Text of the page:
“It is not enough for one small part of the problem to be solved because the problem is huge and requires all the parts of the broken system to be addressed,” said Surianarain, whose organisation won one of this year’s five Skoll awards.
Being a social enterprise “definitely adds another layer of challenge” to running a business, said Kola Masha, managing director of Babban Gona, a Nigerian social enterprise that gives business and financial support to smallholder farmers.
“If you have the wrong investors, you are trying to drive towards a mission and they are trying to optimise short term financial return. Fundamentally, if you are working on the long term, mission and returns on investment can co-exist,” he said.
As businesses with a mission to do good become increasingly trendy, social entrepreneurs said they were finding it harder than ever to tackle one of their major problems – explaining what they do.
For years, social entrepreneurs have faced the same question: are you running a charity or a business?
There is no universally accepted definition, but a social entrepreneur can be described as someone who applies commercial strategies to tackle social and environmental problems and can operate as a for-profit or not-for-profit business.
A Thomson Reuters Foundation poll in 2016 found almost 60% of social enterprise experts in the 45 biggest economies said there was a lack of public awareness about their work, which made it harder to raise funding and sell products and services.
While the sector has continued to grow in recent years with rising interest from socially-conscious consumers, some of the 1,200 people at the conference said this had made explaining their work even harder.
Cassandra Staff, chief operating officer at Miller Center for Social Entrepreneurship, a US-based training scheme at Santa Clara University, said as social entrepreneurship became trendy, there was more confusion about its definition.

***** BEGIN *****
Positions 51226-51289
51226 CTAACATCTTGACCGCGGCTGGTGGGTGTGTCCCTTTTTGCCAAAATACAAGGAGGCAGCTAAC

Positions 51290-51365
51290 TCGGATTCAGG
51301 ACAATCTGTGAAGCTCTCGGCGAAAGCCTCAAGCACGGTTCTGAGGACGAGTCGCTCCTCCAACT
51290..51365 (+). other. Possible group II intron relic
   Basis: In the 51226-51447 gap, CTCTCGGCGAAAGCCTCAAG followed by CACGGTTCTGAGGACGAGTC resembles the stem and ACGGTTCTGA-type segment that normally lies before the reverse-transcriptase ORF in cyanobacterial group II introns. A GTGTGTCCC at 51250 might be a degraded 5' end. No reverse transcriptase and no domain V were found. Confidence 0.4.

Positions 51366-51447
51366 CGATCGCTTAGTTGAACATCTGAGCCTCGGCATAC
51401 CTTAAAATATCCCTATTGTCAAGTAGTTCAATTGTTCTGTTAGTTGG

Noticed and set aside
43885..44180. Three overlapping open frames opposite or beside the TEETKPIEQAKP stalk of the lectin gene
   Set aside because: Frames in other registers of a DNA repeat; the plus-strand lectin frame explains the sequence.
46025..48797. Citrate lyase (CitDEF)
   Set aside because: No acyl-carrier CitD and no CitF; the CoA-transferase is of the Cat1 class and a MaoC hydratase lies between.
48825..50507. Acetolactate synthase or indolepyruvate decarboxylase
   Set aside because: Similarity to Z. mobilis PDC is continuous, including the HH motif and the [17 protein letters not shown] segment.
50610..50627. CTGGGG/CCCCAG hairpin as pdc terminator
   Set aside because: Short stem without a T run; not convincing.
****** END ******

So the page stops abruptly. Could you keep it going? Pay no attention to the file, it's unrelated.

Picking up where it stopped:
“There has been a lot of conflation within the definition as it has become more trendy, and fragmentation as everyone tries to work out what it means to them,” she said.
The Big Issue Group, one of Britain’s leading social enterprises tackling homelessness by producing and selling street newspapers, regularly gets mistaken for a charity, said Nigel Kershaw, its executive chairman.
“It’s often an assumption when you are doing something for the people and the planet you must be a charity,” said Kershaw on the sidelines of the Skoll Forum.
He explained this created a problem because the Big Issue aimed to build self esteem in the homeless vendors who sell its magazine. If it gave money to them instead, like a charity, it would be “perpetuating a dependency”.
Precious Lunga, co-founder of London and Nairobi-based Baobab Circle – which uses mobile and artificial intelligence technology to improve healthcare – said investors tend to see social enterprises as a charity while users viewed it more as a business.
“There is no collective understanding about what a social enterprise is because it encompasses a wide range of types of organisations from non-profit to for-profit,” she said.
“Many of my contemporaries see themselves as entrepreneurs first.” — Reuters